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"aiyO!" and the AzhwAr

From: sudarshan madabushi (sudarshanm_at_hotmail.com)
Date: Sun Feb 21 1999 - 02:23:35 PST

Dear bhAgavatOttamAs,

When I was a little boy I was told the use of the Tamil expression, 
"aiyO" must be scrupulously avoided in speech… both in private 
conversation and in public audience as well.

"You must never utter "aiyO" ", my mother used to tell me those days, 
"The expression is taboo… it is "apa-sabdam" If you have to use it, 
then, please make sure you suffix it with the blessed name of Rama or 
Narayana…. , "aiyO Rama!" or "aiyO Narayana" is alright… but never utter 
just "aiyO!".

"apa-sabdam" in Sanskrit, I learnt,  meant "inauspicious verbalizing"…. 
in other words, "aiyO" as a phrase was held to possess tonal properties 
displeasing not only to the ear but strongly offensive to some deeply 
held religious sentiment which, at that time, my mother did not think it 
necessary to reveal or explain to a mere boy of my age.

Thus I grew up as a lad to be extremely careful in conversations (and 
indeed in all my dealings with the polite SriVaishnavite society of  3 
decades ago) to completely shun the use of the word "aiyO" in much the 
same punctilious way I have learnt today to exclude from my workaday 
vocabulary all similarly four-lettered epithets!

Since those memorable days of unquestioning boyhood obedience to 
maternal commands, I have however always continued to secretly wonder 
why so reflexive and spontaneous a human expression as "aiyO" should 
have been so vehemently expelled from the society of SriVaishnava 
parlance. After all "aiyO" is the first thing we all involuntarily utter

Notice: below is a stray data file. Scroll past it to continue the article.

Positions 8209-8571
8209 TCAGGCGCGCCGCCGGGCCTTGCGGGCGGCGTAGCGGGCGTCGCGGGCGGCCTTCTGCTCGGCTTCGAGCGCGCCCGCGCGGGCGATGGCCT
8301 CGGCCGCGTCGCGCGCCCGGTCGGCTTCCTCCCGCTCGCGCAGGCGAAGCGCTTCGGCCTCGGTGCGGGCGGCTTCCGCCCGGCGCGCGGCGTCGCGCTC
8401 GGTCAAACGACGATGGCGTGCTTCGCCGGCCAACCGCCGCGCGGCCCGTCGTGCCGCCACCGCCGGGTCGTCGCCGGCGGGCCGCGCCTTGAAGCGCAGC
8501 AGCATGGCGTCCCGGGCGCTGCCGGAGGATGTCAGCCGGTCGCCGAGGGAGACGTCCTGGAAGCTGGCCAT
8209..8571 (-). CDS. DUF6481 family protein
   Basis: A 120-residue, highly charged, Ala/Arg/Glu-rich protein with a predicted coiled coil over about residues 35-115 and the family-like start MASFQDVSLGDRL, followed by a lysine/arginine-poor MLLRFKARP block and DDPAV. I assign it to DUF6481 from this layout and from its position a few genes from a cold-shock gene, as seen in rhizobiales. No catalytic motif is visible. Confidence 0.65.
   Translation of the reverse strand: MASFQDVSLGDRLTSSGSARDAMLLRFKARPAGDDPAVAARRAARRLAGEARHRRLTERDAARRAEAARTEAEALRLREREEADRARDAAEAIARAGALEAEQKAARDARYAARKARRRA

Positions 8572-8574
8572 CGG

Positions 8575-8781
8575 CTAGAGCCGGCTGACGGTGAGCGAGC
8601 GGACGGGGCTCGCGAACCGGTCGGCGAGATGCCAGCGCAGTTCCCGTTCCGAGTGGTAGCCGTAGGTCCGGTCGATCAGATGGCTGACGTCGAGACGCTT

when in pain or when we encounter with the smallest of accidents or 
vagary in life, isn't it?

For instance, when I cut my finger while sharpening a pencil I 
instinctively yelp, "aiyO!"!When my wife goes to market and inquires 
about the soaring price of brinjals she throws up her arms and exclaims, 
"aiyO!". When my little daughter closes her eyes and bravely takes her 
small-pox shot in the arm I see her softly but reflexively whimper in 
pain, "aiyO". When we go to condole someone on the death of a dear one 
we hear him lament, "aiyO! I have been widowed! How shall I bear this 
desolation?! aiyO, aiyO!""! When my son brings home a filthy puppy 
picked off the streets and tries in vain to persuade me that we should 
adopt it as our pet, he pleads with me, "aiyO pAvam" this puppy, he has 
no one to look after him! Why can't he stay with us, please appa?!".

Expressions of genuine human pain, of disappointment and disbelief, of 
sorrow and pity… all those profound emotions are indeed so universally 
and spontaneously acknowledged through uttering "aiyO!", I find it 
extremely strange that SriVaishnava orthodoxy should regard the term as 
repugnant and unfit for use in everyday parlance.

*****    *****    ****

It is only very recently I came to learn the real reason why "aiyO" is a 
particularly unfortunate or "inauspicious" expression :

"aiyO", I understand, is actually the name of the spouse of Yama, the